Having previously seen some of the MPC/Round 2 kits at NARAM 55, I determined that they'd have to be on sale at a pretty deep discount before I was tempted to buy one. That actually happened over the following build season when the G.T.S. 1 showed up on Ebay for a $5.99 "Buy It Now" price with only a $1.99 postage and handling charge.
Like its MPC predecessors, the G.T.S. 1 comes packed in a sturdy box. If you've built more than a handful of kits previous to this, the instructions are just something you might want to put in the binder that you keep other instructions in. Step 1 is constructing the engine mount. There was no engine block, so I added one. The finished mount slides into the fin can, which is then attached to the body tube. Attaching a length of Kevlar would have been easy at this point, but I decided to go with the traditional tri-fold mount, just because it's been a while. It might be worth noting that the body tube has to be attached to the fin can so that the kit name shows right side up. The instructions don't mention it, but I can see it being an issue with a first-timer. The fins are then slid into the slots on the fin can. They hold their place fairly well, but I still worked a drop of CA into the slot of each one. Launch lugs are then glued onto predetermined spots on the body tube. I roughed up the back of each lug and the mounting spot on the body tube just to give the glue something to hold onto. I also roughed up the inside of the tube where the tri-fold mount attached. The shock cord that comes with the kit is the standard industry joke. WAY too short, so I substituted my own piece of 1/8" sewing elastic.
Finishing consists of peeling a few stickers off of a sheet and placing them on plastic pieces. The orange stripes that are supposed to go up the side of the nose cone are WAY too fat, even with trimming. Not much chance of them staying on for more than a flight or two.
I made the first two flights with the G.T.S. 1 on a Saturday afternoon when the Polar Vortex got distracted elsewhere and let B6-4 Field resurface for an afternoon. There was a fairly steady breeze blowing to the NE, which would take the recovering rockets into the danger zone of the terrible trio of B6-4 Field; the trees, the backstop, and US 27. I set up in the SW corner and picked the G.T.S. 1 as the first flight of the day on an A8-3 to better judge the wind. Big mistake, but not fatal. The rocket struggled to leave the pad and windcocked to the left, all the while fighting for altitude before topping out at 150' or so. Ejection occurred just as it tipped over and the rocket drifted safely back on a 12" chute. Damage was kept to a bit of mud on one fin, and I decided that I was glad that no one had been there to see the last A8-3 flight this rocket would ever make. The best part of the flight was that it scared the pesky geese who seem to have adopted B6-4 Field as a convenient toilet. They left in a hurry, honking their displeasure the whole while. Did my heart good.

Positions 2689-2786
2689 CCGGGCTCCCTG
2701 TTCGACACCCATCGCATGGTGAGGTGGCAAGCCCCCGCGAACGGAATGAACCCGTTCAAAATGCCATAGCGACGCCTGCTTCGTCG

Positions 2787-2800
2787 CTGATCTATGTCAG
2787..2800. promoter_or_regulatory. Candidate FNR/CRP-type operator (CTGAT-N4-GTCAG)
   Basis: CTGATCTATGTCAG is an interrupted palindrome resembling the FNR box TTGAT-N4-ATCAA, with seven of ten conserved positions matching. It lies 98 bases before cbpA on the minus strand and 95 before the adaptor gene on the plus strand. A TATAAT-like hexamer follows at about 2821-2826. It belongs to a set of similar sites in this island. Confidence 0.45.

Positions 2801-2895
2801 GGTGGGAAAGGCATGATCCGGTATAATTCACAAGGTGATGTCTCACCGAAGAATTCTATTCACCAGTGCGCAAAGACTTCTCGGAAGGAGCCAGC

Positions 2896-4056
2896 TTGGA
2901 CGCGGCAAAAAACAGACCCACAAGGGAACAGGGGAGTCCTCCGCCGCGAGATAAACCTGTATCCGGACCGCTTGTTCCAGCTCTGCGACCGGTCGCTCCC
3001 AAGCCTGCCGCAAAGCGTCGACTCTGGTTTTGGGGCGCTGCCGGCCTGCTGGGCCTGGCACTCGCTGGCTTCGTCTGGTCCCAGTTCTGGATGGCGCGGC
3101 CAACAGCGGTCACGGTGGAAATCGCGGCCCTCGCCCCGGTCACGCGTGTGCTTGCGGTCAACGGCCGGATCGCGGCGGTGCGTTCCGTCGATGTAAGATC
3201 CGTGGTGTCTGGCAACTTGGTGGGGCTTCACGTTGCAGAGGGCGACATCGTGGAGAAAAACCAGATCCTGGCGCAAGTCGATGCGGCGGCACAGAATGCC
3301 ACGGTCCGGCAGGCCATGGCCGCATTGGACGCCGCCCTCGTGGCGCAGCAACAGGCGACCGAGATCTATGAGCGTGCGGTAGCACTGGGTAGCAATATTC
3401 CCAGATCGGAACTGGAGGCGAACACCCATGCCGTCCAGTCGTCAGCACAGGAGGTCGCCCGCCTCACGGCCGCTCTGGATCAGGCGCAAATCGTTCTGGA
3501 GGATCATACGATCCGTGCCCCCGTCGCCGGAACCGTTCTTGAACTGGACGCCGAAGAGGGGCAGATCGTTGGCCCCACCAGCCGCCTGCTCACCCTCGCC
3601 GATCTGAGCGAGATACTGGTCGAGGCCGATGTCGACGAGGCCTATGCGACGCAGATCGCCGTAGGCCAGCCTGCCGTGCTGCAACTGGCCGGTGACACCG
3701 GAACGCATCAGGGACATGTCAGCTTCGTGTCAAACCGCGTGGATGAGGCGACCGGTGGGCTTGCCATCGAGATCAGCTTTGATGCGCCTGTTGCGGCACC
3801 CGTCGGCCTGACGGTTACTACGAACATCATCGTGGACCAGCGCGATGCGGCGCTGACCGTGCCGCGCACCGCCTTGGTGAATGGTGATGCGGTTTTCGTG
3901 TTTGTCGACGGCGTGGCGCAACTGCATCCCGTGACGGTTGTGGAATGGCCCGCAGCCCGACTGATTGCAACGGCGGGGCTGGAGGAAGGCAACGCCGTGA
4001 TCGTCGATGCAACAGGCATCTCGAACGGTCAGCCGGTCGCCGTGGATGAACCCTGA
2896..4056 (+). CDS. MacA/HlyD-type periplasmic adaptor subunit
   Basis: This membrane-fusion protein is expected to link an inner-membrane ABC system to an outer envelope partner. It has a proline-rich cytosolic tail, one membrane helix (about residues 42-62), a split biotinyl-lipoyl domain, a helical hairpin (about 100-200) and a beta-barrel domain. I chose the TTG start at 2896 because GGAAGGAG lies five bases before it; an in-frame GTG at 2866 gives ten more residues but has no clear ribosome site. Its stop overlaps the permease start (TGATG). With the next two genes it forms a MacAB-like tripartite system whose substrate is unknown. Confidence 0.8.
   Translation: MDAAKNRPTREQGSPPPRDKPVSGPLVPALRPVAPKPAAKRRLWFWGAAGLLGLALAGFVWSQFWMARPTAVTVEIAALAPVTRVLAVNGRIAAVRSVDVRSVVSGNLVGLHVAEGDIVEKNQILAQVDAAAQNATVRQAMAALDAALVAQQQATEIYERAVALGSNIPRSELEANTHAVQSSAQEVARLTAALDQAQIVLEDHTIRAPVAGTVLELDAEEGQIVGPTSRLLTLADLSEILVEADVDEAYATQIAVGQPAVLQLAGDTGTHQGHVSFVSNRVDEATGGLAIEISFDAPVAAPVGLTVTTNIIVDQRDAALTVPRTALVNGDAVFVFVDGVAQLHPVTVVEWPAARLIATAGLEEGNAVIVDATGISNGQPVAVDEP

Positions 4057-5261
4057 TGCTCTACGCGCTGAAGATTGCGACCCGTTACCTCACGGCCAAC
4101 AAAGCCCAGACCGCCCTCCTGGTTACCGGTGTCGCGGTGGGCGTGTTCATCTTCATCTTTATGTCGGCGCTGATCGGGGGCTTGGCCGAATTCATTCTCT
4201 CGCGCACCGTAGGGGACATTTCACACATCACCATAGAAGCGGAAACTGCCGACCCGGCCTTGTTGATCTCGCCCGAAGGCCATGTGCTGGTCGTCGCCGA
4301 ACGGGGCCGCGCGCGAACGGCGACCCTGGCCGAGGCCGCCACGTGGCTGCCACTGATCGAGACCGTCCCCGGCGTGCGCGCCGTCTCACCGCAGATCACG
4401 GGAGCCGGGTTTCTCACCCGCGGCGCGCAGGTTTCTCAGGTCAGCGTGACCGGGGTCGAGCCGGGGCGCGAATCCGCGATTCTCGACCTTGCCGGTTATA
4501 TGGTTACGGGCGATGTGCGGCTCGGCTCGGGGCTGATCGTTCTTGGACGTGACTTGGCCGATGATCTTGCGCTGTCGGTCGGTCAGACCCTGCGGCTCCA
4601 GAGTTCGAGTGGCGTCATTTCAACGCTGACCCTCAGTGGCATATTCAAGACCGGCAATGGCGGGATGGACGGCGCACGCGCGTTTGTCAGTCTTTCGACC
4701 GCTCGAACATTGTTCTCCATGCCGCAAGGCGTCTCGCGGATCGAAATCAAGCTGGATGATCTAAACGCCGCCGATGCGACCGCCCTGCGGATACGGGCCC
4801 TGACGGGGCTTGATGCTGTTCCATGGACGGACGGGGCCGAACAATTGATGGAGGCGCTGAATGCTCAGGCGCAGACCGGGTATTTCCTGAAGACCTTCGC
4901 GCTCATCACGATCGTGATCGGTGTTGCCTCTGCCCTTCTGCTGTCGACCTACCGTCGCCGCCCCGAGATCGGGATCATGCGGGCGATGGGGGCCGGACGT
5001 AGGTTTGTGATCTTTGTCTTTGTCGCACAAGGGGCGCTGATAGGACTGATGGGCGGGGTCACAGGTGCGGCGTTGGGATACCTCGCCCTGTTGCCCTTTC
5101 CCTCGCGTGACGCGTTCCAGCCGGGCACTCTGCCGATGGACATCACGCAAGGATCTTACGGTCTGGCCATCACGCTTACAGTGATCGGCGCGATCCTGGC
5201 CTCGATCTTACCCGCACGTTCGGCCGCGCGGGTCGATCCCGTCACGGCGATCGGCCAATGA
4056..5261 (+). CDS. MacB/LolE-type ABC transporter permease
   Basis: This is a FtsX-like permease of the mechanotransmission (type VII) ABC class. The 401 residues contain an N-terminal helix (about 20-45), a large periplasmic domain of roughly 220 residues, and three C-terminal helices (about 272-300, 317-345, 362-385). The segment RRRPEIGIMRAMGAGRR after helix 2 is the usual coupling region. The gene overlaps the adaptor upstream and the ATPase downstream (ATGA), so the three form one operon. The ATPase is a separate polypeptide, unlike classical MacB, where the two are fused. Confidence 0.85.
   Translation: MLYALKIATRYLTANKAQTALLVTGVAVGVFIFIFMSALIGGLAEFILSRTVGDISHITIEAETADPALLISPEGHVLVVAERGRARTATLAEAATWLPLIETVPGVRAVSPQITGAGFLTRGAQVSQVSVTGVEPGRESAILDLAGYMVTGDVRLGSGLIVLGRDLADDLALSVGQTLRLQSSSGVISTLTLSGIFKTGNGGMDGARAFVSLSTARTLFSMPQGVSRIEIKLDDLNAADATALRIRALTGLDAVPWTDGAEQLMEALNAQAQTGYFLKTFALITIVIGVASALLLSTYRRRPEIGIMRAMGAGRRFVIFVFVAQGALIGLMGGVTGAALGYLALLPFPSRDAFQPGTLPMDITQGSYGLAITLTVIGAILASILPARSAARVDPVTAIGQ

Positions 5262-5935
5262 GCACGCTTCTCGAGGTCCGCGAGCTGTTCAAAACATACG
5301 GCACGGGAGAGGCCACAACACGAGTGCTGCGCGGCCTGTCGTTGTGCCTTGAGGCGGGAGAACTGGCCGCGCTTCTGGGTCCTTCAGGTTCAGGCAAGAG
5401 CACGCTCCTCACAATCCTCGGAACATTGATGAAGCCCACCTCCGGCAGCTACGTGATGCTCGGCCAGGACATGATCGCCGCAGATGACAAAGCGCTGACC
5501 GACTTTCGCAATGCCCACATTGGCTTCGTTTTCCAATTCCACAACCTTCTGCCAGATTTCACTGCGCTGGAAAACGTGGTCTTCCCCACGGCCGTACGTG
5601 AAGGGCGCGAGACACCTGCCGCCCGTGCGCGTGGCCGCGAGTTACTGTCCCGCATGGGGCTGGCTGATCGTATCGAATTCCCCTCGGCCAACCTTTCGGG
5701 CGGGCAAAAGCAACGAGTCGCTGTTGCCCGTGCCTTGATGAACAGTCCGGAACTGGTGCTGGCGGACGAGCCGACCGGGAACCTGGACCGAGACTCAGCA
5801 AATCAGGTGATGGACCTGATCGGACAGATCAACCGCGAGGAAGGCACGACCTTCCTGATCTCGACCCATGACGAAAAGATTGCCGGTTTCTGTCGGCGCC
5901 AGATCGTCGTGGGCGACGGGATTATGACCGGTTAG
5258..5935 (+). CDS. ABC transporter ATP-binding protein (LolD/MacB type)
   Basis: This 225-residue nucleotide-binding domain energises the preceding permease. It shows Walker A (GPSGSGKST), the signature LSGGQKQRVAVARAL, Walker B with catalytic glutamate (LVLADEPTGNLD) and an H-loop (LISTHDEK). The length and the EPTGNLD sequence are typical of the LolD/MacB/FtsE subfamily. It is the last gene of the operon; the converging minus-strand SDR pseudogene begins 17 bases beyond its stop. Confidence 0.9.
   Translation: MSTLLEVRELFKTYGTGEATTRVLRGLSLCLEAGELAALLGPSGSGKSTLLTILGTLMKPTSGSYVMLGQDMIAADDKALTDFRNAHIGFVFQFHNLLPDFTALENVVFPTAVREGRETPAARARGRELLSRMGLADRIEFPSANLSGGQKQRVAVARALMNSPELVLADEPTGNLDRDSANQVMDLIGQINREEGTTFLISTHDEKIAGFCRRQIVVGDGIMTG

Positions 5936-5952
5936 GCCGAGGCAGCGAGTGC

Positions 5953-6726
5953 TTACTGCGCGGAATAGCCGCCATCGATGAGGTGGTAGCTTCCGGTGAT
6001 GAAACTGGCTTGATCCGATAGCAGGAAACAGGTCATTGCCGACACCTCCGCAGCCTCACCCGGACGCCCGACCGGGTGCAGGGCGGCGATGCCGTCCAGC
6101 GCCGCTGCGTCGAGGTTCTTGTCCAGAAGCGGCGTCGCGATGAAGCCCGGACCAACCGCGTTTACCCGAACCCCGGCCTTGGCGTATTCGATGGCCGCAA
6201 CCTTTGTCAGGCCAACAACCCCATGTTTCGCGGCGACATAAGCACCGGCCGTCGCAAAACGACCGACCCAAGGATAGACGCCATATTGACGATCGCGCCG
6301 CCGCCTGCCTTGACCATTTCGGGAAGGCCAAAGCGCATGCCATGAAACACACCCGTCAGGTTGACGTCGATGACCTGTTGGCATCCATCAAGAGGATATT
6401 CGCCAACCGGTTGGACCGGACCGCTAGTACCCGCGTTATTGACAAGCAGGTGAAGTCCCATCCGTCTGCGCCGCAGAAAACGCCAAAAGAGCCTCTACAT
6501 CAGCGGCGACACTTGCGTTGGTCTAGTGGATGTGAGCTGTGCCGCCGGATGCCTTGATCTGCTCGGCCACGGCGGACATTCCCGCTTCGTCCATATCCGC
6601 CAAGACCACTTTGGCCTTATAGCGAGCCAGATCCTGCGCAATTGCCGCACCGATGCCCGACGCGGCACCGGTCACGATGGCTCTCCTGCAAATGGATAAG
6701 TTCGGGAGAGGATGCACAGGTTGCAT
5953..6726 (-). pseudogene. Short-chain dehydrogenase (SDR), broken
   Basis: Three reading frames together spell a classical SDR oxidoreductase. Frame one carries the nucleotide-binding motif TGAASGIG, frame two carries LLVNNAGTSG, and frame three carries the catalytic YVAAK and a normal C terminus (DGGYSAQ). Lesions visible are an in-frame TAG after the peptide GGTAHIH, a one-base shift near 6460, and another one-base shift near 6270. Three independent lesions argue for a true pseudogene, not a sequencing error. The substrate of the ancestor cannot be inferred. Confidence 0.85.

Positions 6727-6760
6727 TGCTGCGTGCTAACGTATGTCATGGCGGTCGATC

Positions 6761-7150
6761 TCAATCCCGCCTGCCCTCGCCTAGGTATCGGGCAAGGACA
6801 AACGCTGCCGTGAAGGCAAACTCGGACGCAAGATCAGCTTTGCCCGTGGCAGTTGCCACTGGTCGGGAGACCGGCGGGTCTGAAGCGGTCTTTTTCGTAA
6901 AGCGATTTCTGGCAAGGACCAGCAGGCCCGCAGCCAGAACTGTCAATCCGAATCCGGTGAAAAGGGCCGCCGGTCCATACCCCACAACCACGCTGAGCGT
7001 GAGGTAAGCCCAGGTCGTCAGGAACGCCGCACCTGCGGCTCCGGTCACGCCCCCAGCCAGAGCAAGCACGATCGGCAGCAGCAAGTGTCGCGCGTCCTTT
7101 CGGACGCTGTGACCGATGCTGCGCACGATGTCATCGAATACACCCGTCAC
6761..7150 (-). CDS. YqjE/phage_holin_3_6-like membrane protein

The second flight closed out the day, and this one was on a B6-4. There was no struggle to leave the pad or fighting for altitude on this flight. It left the pad with authority and wound up topping out around 300', which is pretty much the limit of B6-4 Field. Ejection again occurred just as it tipped over, but even with the smallish 12" parachute with spillhole the rocket began drifting quickly into the realm of the trio. Things looked bad for a moment, but the breeze lacked staying power and dropped the rocket in the mud, sand and goose poop along the first base line. Once again aside from a little bit of mud there was no damage.
Chute opened. Rocket landed. I substituted a generic red Estes chute for the first flights because I wanted to reef the chute and didn't want to ruin the unique MPC chute.
Pros: Almost Ready To Fly right out of the box. This would be a good kit to build if you wanted to fly something new the next day. No painting.
Cons: High retail price. ARTF, so meh. Sticker decals. Shock cord is about 1/3 of what you really need.